September 2nd, 2020

60 Lispenard Street

P: 212 925 4631

New York, NY

The Summer


A Room




Detail of Joan Snyder Nature Remains, 2018

Canada is pleased to present The Summer Becomes a Room, Joan Snyder’s first exhibition with the gallery. Joan Snyder has been making expressive, materially complex paintings for over 50 years. Snyder first rose to prominence for her ‘stroke’ paintings, made in the late 1960’s and early 70’s during the male-dominated era of Minimalism and Color Field painting. These early experiments with mark-making and the grid were the first step in a career marked by wildly tactile paintings that are both formally rigorous and emotionally raw. Snyder has always drawn from the emotional content of her life and, as an early and active Feminist, from the political terrain of the times.


Snyder in her studio, Brooklyn, NY (Photo: Joe Fig)

The Summer Becomes a Room consists of a series of large-scale works, some diptychs, that reference fields and landscapes. They are expanses of bold color, punctuated by tender arrangements of symbols and text, collaged with burlap, silk, and organic matter like dried flowers, mud, and herbs. In these paintings, Snyder alludes to seasons and cycles–referencing music and poetry–and meditates on themes of trauma and love. Each step of the painting process is equal to any other for Snyder who takes care to let the viewer access each step of a painting’s creation.  Through this stance she offers us agency and insight; the drive to demystify painting stands as an empowering concept for the artist and viewer alike.

Snyder’s work has been a long time inspiration to Canada and this show is a fitting tribute to her impact as an artist and mentor. Joan’s commitment to her vision—sticking to her guns through ups and downs—is an act of artistic bravery. She is counted among a handful of artists who have been able to shift the dialogue about both painting and women’s voices in our culture as a whole. Wallace Whitney, one of the gallery’s founding partners, worked as Joan’s studio assistant in the mid-90’s and her practice made an impact on his own. Whitney notes Joan’s intuitive approach, her use of varied raw materials, and her commitment to the handmade as touchstones which would later inform the paintings and painters Canada went on to champion. In conjunction with the show, Canada is publishing a catalog with essays by Sean Scully and Helen Molesworth and an introduction by Wallace Whitney.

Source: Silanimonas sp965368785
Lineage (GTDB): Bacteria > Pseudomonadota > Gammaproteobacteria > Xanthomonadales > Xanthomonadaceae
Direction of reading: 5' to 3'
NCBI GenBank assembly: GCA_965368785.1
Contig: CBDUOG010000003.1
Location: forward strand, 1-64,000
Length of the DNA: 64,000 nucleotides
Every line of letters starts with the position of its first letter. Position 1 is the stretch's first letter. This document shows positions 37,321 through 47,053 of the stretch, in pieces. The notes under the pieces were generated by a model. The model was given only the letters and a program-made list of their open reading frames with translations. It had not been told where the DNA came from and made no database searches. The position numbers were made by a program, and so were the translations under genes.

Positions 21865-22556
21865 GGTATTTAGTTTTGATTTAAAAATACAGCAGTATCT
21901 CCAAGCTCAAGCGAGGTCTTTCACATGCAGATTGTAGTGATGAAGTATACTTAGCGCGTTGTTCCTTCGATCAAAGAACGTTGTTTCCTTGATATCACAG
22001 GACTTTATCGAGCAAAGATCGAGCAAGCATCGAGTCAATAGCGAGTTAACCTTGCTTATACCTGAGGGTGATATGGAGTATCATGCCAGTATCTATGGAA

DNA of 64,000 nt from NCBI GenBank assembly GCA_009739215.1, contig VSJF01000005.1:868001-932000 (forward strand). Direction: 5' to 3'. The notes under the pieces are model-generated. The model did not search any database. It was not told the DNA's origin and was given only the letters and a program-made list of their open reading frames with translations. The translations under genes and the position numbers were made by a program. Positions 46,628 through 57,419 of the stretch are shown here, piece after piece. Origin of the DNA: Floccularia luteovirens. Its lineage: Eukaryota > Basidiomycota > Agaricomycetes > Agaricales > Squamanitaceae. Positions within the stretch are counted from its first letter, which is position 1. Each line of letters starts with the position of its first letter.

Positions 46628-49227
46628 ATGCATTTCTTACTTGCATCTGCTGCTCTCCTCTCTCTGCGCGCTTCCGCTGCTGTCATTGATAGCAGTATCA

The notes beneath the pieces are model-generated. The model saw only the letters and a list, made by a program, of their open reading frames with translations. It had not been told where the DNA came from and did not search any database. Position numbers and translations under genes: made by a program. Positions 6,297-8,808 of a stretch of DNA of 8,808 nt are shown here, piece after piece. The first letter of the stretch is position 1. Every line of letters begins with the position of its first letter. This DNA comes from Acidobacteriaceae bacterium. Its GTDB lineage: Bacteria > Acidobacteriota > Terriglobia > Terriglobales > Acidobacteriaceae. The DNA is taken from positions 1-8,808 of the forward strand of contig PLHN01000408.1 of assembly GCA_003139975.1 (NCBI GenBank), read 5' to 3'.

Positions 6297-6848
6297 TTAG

Snyder has been the subject of many museum shows, and was recently included in Epic Abstraction: Pollock to Herrera at the Metropolitan Museum of Art (December 2018, ongoing) and Unfinished: Thoughts Left Visible at the Met Breuer (2016).

She has been the subject of survey shows at the Jewish Museum, New York (2005); Rose Art Museum, Brandeis University, MA & The Parrish Art Museum, Water Mill, NY (1994). In 2011, the exhibition Dancing with the Dark: Prints by Joan Snyder 1963-2010 was organized by the Zimmerli Art Museum, Rutgers New Brunswick, NJ and toured to Boston University Art Gallery, MA; University of Richmond Museum, VA; and University of New Mexico Art Museum, NM.


Joan Snyder in front of Still, 2015 (Photo: Peter Jacobs)

 Her paintings are included in numerous museum collections such as: the Museum of Modern Art; Metropolitan Museum of Art; Whitney Museum of American Art, the Brooklyn Museum of Art; The Jewish Museum, all in New York; The Museum of Fine Arts, Boston, MA; the Art Institute of Chicago, Harvard Art Museums, The National Gallery, Washington, DC; and many more. She was the recipient of the National Endowment for the Arts Fellowship in 1974, the Guggenheim Memorial Fellowship in 1983, and the MacArthur Fellowship in 2007. She also received the Arts & Letters Award from the American Academy of Arts & Letters in 2016. Snyder received an AB from Douglass College in 1962 and an MFA from Rutgers University in 1966.


Snyder can weave together complex layers of meaning in a single work. In one sense it is a landscape painting: at over three meters in length it is long and thin, and it is painted on raw linen in oils and acrylics, but also stained with earth, drawn and written upon in charcoal, and scattered with poppy seeds and papier-mâché flowers. The format of the painting is mainly built through detached brush strokes; strokes that are at once reminiscent of Snyder’s breakthrough “stroke” paintings of the early ’70s.

 — Dan Sturgis, review on 'Rosebuds and Rivers' exhibition at Blain/Southern, 2019



Joan Snyder
Even a Melon Field, 2020
oil, acrylic, burlap, silk, cloth flowers, herbs on linen
54 × 108 inches (137.16 × 274.32 cm)

Joan Snyder
Ode to Summer, 2019
oil, acrylic, paper mache, burlap, poppy pods, dried flowers on canvas
60 × 120 inches (152.40 × 304.80 cm)

Joan Snyder
Black Lake, 2019
oil, acrylic, burlap, paper mache, leaves, herbs on canvas